The number of backyard gardeners has grown along with the effects of the global economic recession, which has reduced local employment opportunities and incomes. The participant base now includes religious organizations, community groups, schools, para-military services and prisons. There is no class distinction among participants, who include lawyers, doctors, pilots, accountants, nurses, civil servants and businessmen. But there is a clear gender dimension: home gardening is dominated by women, who outnumber male gardeners by more than 3 to 1. As regards family size, 55 percent of registrants have from one to three family members, and 43 percent from four to six. Only 2 percent of the registrations came from families of more than six persons.

The gardens are used to grow traditional local vegetables, such as eggplant, cucumbers, okra, thyme and chives, as well as tropical crops that are also imported, such as tomatoes, carrots, sweet peppers, onions and cabbage. Most vegetables are consumed fresh, with little or no processing, although hot peppers are often sundried or refrigerated, okra and spinach are blanched, and fruit is processed into drinks.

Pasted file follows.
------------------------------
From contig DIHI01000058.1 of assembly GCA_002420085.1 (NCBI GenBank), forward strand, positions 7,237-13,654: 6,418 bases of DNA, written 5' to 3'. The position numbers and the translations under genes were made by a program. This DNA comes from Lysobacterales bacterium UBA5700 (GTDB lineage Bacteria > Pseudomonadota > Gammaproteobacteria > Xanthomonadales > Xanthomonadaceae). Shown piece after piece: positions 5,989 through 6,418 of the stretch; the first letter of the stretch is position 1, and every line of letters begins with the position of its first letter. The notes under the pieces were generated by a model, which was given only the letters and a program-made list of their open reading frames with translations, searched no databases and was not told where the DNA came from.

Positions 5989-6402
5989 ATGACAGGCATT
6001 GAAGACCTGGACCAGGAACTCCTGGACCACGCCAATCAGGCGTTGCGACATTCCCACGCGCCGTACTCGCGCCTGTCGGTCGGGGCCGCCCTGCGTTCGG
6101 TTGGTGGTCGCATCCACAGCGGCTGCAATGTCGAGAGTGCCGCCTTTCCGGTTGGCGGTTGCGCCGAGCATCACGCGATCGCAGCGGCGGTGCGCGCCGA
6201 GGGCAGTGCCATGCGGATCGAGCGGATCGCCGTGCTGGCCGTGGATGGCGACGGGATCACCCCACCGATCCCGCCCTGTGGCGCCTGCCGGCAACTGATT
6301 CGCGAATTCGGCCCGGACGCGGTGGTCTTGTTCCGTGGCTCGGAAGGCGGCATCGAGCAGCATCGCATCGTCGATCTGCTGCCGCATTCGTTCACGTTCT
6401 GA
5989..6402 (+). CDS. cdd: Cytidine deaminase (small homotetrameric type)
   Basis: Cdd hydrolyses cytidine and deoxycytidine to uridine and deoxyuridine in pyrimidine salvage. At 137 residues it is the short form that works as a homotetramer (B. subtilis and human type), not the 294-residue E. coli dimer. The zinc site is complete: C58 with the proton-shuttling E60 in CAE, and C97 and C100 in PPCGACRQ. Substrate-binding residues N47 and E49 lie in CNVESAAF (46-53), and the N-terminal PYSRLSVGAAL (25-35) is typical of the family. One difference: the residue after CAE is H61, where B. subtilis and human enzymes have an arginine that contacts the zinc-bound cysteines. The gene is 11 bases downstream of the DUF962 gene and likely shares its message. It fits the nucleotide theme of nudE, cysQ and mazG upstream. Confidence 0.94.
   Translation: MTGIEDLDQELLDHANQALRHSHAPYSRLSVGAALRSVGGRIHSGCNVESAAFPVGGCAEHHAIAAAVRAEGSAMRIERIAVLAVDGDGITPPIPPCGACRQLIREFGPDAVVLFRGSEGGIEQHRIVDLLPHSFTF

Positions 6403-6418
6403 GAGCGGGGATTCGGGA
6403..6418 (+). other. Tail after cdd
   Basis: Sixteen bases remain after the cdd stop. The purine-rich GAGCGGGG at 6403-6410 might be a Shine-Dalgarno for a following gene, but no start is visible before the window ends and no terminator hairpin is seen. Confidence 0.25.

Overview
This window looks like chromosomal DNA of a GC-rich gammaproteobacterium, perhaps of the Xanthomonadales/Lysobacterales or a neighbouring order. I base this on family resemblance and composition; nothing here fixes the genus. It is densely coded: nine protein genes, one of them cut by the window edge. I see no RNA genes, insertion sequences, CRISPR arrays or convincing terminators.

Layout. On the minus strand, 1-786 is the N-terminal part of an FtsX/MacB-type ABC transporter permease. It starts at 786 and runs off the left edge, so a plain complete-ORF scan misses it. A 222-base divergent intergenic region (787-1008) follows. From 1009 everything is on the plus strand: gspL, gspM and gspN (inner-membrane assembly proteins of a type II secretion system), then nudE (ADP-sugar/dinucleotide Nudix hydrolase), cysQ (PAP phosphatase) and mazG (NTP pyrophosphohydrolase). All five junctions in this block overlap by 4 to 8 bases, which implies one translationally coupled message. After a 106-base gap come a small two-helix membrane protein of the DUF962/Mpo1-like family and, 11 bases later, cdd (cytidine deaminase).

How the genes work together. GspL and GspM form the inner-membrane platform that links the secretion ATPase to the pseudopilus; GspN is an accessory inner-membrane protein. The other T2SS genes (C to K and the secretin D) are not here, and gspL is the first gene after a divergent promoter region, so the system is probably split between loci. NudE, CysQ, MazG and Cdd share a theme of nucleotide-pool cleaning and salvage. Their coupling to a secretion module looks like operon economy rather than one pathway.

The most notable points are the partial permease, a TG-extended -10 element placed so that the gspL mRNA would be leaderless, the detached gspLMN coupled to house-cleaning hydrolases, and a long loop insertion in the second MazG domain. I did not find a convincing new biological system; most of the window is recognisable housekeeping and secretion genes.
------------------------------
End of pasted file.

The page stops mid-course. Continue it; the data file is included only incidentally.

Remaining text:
The amount of land being used for backyard gardening cannot be easily quantified. Most gardens are very small, ranging from 1 to 10 sq m, and many producers grow vegetables in recycled containers of various shapes and sizes. However, using an average productivity coefficient, the Extension Division calculates that urban and peri-urban gardening occupies a land area equivalent to about 20 ha.

Of the 2 500 households engaged in backyard gardening, more than two-thirds consume most of what they grow, and give some away to friends, colleagues and neighbours. The main benefits are savings on food purchases, and improved household nutritional status. Around 650 also use their gardens as a source of income, by selling produce at local markets and shops. Home production has also created jobs in the processing of produce into sauces, jams and jellies, the production of seedlings, and grafting trees. As well as promoting vegetable gardening, the Extension Division encourages poultry keeping in schools and apiculture in backyards.